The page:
An official website of the State of Oregon
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An official website of the State of Oregon »
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These rules list the rights and responsibilities you have as an OHP member:
Under the Americans with Disabilities Act, providers must give people with disabilities full and equal access to health care services and facilities. People with disabilities have a right to reasonable changes to gain equal access.
OHP must respect the dignity and the diversity of all members and their the communities. By law, OHA and all its providers and plans must treat everyone fairly. To learn more, visit OHA's Civil Rights page .
Everyone has a right to learn about Oregon Health Authority (OHA) programs and services. They have the right to learn in a way they can understand.
OHA can then share this information with your CCO/plans.
To tell your health care providers:
In Oregon, providers are required to use qualified and certified interpreters listed in Oregon's Health Care Interpreter Registry.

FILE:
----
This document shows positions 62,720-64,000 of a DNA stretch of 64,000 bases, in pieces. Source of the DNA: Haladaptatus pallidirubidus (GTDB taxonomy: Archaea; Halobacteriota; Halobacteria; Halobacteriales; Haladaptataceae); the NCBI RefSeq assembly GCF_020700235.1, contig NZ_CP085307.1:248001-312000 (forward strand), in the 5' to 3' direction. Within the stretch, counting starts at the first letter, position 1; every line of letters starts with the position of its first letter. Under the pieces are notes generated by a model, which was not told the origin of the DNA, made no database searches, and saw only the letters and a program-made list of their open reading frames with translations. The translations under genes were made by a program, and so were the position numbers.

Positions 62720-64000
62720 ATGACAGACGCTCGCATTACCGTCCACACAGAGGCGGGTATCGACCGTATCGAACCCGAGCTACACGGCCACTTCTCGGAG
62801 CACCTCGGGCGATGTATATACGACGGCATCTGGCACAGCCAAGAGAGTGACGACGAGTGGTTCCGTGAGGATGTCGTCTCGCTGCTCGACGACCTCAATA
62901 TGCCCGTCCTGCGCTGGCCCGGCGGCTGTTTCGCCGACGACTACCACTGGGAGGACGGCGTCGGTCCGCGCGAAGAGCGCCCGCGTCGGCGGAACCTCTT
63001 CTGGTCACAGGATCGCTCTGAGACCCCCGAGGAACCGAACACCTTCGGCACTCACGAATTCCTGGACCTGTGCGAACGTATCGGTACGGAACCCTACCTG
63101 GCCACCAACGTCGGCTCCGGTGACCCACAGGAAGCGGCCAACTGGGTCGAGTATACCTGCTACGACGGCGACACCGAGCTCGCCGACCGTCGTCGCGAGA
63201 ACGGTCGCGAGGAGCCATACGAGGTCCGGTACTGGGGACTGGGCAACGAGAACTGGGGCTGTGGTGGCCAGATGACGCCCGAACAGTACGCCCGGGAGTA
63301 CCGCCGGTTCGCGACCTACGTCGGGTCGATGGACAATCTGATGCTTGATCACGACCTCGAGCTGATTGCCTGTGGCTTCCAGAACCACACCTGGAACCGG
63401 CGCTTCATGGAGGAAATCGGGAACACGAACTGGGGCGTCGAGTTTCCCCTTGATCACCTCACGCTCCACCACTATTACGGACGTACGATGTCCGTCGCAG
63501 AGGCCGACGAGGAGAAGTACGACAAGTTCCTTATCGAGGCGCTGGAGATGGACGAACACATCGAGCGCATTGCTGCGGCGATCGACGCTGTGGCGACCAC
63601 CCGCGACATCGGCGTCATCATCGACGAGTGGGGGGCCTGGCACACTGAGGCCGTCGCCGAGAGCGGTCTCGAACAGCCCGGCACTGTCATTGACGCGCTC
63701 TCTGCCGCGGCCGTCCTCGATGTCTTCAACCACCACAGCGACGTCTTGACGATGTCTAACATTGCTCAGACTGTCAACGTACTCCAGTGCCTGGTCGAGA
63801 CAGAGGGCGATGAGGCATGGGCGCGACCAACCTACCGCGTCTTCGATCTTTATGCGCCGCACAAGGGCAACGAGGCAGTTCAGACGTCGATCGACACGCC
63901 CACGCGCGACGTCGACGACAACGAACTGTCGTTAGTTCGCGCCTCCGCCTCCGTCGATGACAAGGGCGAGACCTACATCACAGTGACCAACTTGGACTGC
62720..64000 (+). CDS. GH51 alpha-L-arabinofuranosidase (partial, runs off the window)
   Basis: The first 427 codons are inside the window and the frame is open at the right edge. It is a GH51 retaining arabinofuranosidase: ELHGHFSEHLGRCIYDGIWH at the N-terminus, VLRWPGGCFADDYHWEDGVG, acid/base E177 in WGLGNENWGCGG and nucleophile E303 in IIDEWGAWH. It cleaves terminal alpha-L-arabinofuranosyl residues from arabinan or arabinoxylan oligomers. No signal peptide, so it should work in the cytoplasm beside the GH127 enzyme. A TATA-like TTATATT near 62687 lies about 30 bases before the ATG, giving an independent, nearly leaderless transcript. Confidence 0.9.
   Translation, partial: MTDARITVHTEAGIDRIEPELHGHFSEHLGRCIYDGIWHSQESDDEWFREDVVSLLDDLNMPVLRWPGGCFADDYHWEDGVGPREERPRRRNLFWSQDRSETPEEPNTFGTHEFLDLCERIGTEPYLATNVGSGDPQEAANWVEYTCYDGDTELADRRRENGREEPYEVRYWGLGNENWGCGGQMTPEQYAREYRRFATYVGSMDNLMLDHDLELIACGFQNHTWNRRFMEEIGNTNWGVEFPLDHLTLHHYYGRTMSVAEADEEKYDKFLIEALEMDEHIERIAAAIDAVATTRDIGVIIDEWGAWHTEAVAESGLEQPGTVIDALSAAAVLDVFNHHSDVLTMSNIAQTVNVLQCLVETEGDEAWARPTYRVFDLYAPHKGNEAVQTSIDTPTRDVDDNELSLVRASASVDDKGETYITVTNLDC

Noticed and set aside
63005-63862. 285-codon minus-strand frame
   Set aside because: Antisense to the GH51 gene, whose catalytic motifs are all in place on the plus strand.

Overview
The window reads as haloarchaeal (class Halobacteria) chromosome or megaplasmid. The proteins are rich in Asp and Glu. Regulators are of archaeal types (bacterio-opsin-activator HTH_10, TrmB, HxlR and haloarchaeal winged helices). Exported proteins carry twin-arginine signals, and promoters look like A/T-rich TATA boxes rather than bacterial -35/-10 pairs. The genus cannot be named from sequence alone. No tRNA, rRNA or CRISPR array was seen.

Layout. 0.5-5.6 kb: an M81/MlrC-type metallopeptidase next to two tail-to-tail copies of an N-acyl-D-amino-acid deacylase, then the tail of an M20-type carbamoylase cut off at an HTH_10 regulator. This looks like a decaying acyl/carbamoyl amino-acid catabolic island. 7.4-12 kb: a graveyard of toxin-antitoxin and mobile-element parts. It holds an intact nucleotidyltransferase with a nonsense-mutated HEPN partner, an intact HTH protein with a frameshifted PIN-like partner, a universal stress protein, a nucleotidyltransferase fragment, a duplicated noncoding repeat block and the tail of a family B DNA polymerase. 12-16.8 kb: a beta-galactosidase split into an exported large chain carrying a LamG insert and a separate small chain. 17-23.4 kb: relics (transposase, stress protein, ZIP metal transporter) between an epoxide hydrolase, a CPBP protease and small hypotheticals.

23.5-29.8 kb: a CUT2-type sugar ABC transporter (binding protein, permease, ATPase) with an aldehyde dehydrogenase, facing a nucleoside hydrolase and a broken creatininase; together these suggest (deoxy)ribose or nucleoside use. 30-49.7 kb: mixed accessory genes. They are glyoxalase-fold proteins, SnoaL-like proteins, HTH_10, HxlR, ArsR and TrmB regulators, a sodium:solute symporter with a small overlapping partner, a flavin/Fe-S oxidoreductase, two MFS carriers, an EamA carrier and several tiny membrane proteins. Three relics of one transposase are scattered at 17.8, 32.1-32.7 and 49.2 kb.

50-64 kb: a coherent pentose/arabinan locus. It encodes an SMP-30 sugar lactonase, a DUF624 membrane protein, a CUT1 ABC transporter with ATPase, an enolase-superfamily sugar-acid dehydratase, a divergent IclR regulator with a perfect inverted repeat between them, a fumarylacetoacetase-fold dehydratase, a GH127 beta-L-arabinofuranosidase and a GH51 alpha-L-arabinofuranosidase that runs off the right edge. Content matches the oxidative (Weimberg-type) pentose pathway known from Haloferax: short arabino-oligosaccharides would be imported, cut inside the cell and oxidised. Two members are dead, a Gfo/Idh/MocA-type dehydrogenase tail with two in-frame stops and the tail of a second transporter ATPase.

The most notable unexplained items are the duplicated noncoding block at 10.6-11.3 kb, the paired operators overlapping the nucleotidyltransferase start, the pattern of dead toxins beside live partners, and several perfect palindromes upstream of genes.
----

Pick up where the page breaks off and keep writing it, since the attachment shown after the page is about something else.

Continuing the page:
To learn more, visit OHA's Language Access page.
Minor Rights and Access to Care (English) (Spanish). This guide tells you:
Learn what to do when you:
There are three types of forms you can complete. They will help make sure providers know about the types of treatment you do and do not want:
You have the right to ask for copies of your health care records.
Members must report all health coverage resources. This is to make sure OHP only pays after other resources have paid.
If OHP pays for services that another resource should have covered, the Office of Accuracy and Payment Recovery will recover those payments.
Report changes as soon as possible. Changes may be to your name, address, household, income or immigration status. Learn about the types of changes to report .
If you think someone is misusing Medicaid programs and benefits, report it right away.
After an OHP member dies, OHA will seek repayment for services that OHP covered after age 55 for people in long-term care. This applies only when OHP has paid some or all the cost of a member's long-term care using Medicaid funds. To learn more, read the Estate Recovery Program brochure.
Frequently asked questions
Words to know
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